New Delhi: Assembly elections in Uttar Pradesh are just about nine months away, and the chaotic Covid-19 situation and allegations that the Yogi Adityanath-led administration mismanaged its handling have become a concern for the BJP high command in Delhi.
Retaining power in UP in 2022 is crucial for the BJP, and a good performance is considered one of the keys to Narendra Modi remaining prime minister in the 2024 Lok Sabha elections too. UP is India’s most crucial state in the Lok Sabha elections, given that its number of MPs — 80 — is almost twice that of the next state on the list, Maharashtra (48).
This is why Modi, this Sunday, called a meeting to review the working of the Yogi Adityanath-led state government, and the impact of the second Covid wave on the party’s image. Other top leaders present at the meeting were Union Home Minister Amit Shah, BJP chief J.P. Nadda, the party’s UP organisation secretary Sunil Bansal and RSS’ sah-sarkaryavah (general secretary) Dattatreya Hosabale. Neither CM Adityanath nor state BJP president Swatantra Dev Singh attended this meeting.
BJP sources told ThePrint that the involvement of the PM and Hosabale to review the party organisation and administrative situation in UP shows the deep concern of the high command about public perception. “This was not an election preparation meeting, but a way to undo the damage,” one source said.
“You will see a few changes in governance. It could be that Yogi is no longer given as much of a free hand. More effective administration is needed, and effective ministers will be given more responsibilities,” the source said.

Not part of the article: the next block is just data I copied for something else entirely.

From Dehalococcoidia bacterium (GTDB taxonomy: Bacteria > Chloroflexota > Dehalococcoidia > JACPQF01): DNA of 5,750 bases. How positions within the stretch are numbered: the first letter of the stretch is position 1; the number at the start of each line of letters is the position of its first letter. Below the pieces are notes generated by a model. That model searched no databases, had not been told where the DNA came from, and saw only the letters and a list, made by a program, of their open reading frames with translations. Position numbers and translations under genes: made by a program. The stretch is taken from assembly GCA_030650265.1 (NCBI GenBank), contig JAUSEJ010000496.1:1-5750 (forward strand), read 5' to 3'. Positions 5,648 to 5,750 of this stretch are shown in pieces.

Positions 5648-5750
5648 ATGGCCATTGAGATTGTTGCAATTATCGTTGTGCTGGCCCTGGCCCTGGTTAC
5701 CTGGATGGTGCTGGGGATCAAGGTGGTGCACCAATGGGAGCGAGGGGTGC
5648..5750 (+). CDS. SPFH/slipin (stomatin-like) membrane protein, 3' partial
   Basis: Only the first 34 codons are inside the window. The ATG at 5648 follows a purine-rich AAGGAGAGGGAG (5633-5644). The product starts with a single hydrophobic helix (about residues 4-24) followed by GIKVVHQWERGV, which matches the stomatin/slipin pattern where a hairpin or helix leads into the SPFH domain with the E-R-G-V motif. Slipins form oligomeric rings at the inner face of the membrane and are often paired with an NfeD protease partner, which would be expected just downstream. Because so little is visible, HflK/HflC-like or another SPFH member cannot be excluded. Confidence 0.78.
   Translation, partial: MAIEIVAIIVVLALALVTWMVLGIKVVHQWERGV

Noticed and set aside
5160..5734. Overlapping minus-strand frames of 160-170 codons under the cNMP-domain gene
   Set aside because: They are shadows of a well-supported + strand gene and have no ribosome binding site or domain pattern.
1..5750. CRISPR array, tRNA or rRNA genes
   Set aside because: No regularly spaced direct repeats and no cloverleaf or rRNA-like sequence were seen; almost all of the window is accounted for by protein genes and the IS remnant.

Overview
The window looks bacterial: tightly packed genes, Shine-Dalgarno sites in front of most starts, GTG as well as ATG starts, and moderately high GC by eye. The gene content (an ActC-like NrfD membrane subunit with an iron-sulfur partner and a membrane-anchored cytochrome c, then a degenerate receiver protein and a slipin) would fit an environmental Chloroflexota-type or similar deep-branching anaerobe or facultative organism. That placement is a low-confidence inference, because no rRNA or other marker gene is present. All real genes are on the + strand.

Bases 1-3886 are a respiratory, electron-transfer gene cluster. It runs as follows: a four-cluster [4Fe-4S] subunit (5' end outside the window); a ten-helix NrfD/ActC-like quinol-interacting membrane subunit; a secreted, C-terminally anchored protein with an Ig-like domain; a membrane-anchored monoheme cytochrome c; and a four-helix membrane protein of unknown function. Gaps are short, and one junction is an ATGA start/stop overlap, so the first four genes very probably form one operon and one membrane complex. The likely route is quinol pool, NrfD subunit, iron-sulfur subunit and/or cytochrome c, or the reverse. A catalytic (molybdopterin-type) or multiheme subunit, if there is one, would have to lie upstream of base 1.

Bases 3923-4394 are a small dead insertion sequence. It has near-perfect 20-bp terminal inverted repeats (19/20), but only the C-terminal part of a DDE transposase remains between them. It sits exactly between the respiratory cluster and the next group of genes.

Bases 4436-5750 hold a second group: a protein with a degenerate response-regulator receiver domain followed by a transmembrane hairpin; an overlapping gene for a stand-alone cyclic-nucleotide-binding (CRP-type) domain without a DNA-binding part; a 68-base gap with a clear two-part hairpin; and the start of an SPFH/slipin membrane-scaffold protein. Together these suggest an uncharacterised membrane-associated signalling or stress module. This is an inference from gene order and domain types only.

Yogi’s handling of the second wave
The BJP’s own MPs, MLAs and ministers have questioned the Yogi Adityanath administration’s handling of the pandemic. On 12 April, UP’s law minister Brajesh Pathak had flagged the issue that the Chief Medical Officer in Lucknow didn’t take calls, and people were not getting beds in hospitals; ambulances were taking 6-7 hours to reach and labs were giving Covid test reports in 4-5 days.
Leaders like Mohanlalganj MP Kaushal Kishore (who lost his brother to Covid), Basti MP Harish Dwivedi, Kanpur MP Satyadev Pachauri, Meerut MP Rajendra Agrawal, Aurai MLA Dinanath Bhaskar, and even Union minister and Bareilly MP Santosh Gangwar wrote letters pointing out the failure of the administration to arrange beds, oxygen supply and ambulances. Jasrana MLA Pappu Lodhi even posted a video of his wife lying on the ground for a few hours, waiting for a bed.
Complaints by BJP leaders triggered the high command’s concerns, and many UP leaders briefed Nadda, Shah and even PM Modi.
Thereafter, CM Yogi started personally visiting districts to review the ground situation. It was no coincidence that when Yogi visited Noida last week to check the preparedness of the district infrastructure, he called a few Delhi-based journalists to try and resurrect his image in the eyes of the high command, sources said.
Now, Yogi has instructed that there be command centres in every district, like the one established in Varanasi by PM Modi’s handpicked former IAS officer A.K. Sharma. District magistrates have been asked to call beneficiaries directly from the command centre to confirm if they have received ration and Covid kits, and reports have to be sent to the principal secretary to the CM every day.